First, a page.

Expected Accomplishments or Results

This section provides a discussion of the analysis and interpretation of results and manner of presentation of creative work. Discuss how you will analyze your results, interpret them, and how you will present and critique your final product. Explain the significance of the intended achievements or results to the original project.

Section IV Budget and Written Budget Justification (1 page maximum)

Write a (one-page) itemized statement of your best estimate of the costs of doing your project and include a written budget justification. As you prepare your budget keep in mind that the Committee cannot give you funds you do not ask for and justify adequately. You may request up to $1,000, although awards typically range between $150 and $500.

Be certain that you:

  • Justify all requested items; including a rationale for items essential to the project success.
  • Explain why you require any unusual or particularly costly items listed in your budget.

Indicate why items needed that are generally available from your department or the University at no cost to students cannot be obtained from that source. Examples: books, journals, and routine lab equipment.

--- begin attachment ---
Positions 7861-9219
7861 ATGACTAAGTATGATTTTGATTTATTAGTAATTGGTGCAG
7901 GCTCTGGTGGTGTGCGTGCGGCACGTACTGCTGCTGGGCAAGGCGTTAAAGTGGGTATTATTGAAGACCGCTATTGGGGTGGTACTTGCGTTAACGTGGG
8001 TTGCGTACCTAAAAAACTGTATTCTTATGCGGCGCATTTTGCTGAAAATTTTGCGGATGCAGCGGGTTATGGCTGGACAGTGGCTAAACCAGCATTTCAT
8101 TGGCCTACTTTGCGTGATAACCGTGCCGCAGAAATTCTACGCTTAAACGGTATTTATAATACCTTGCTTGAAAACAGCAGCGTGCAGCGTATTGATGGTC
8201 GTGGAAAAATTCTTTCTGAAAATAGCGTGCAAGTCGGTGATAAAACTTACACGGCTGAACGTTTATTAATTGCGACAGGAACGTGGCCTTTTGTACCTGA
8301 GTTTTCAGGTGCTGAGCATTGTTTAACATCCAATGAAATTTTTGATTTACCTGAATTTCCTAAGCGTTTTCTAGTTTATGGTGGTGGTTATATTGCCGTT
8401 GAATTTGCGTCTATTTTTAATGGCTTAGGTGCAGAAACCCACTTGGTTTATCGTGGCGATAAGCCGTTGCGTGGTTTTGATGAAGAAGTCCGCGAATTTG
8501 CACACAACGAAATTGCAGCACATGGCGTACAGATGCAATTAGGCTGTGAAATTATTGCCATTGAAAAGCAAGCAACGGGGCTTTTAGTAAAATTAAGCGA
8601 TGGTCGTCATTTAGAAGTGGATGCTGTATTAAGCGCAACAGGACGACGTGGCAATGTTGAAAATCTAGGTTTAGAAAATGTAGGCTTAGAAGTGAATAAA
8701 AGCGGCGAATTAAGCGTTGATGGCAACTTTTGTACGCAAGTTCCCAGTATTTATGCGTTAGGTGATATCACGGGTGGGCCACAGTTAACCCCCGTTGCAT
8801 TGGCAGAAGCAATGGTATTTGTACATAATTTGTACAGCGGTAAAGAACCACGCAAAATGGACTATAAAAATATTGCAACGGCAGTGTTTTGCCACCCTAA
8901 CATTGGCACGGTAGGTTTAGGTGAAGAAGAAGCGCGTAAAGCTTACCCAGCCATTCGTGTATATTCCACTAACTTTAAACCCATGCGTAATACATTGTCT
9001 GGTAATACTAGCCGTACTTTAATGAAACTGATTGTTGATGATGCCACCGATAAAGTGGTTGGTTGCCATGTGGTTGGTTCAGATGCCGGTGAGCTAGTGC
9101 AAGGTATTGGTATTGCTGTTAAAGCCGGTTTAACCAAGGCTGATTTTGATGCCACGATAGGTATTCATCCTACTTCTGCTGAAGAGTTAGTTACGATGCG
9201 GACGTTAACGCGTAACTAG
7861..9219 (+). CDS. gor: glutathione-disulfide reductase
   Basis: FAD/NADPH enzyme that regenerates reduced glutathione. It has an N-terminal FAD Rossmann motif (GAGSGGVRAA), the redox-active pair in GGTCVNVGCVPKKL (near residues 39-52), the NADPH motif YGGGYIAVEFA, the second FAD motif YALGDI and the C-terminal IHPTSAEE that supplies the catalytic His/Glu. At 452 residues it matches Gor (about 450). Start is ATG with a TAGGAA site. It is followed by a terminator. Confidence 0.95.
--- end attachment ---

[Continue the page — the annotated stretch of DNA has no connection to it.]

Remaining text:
Note: The URA program does NOT fund travel. Funds cannot be used for student employment or paying students for any work.

SECTION V Literature Cited

Give references (complete with titles) for all literature cited in the proposal. Use appropriate citation style for your discipline. There is no page limit for this reference list. These pages are not included in the 3-5 page limit for the project proposal.

Post Award Requirements

Project Duration Period (14 weeks)

If an award is made to conduct a spring project, all funds must be expended one week before semester end. If an award is made to conduct a fall project, all funds must be expended one week before the end of the semester.

Final Abstract Submission

ORU staff will process the final report with the Chair of the Undergraduate Research Committee. ORU (Office of Research for Undergraduates) staff will remind awardees via email to submit a final project. Your final brief project report (maximum one page) will be a one-page abstract describing the major goal(s) and result(s) of the project.

How to Request an Extension of Time to Complete the Project.

Submit your request for more time electronically two weeks before end of semester classes.

  • Discuss and develop (with your faculty mentor) a rationale to request more time to complete the project
  • Write up a brief project progress report (maximum of one page)
  • Include your rationale and your plan to complete the research
  • Create a single pdf file of your progress report and submit it via online link
  • Label your file with your unique ID and submit it via online link

Office of Research for Undergraduates will email a reminder to submit a final brief project report by the revised date.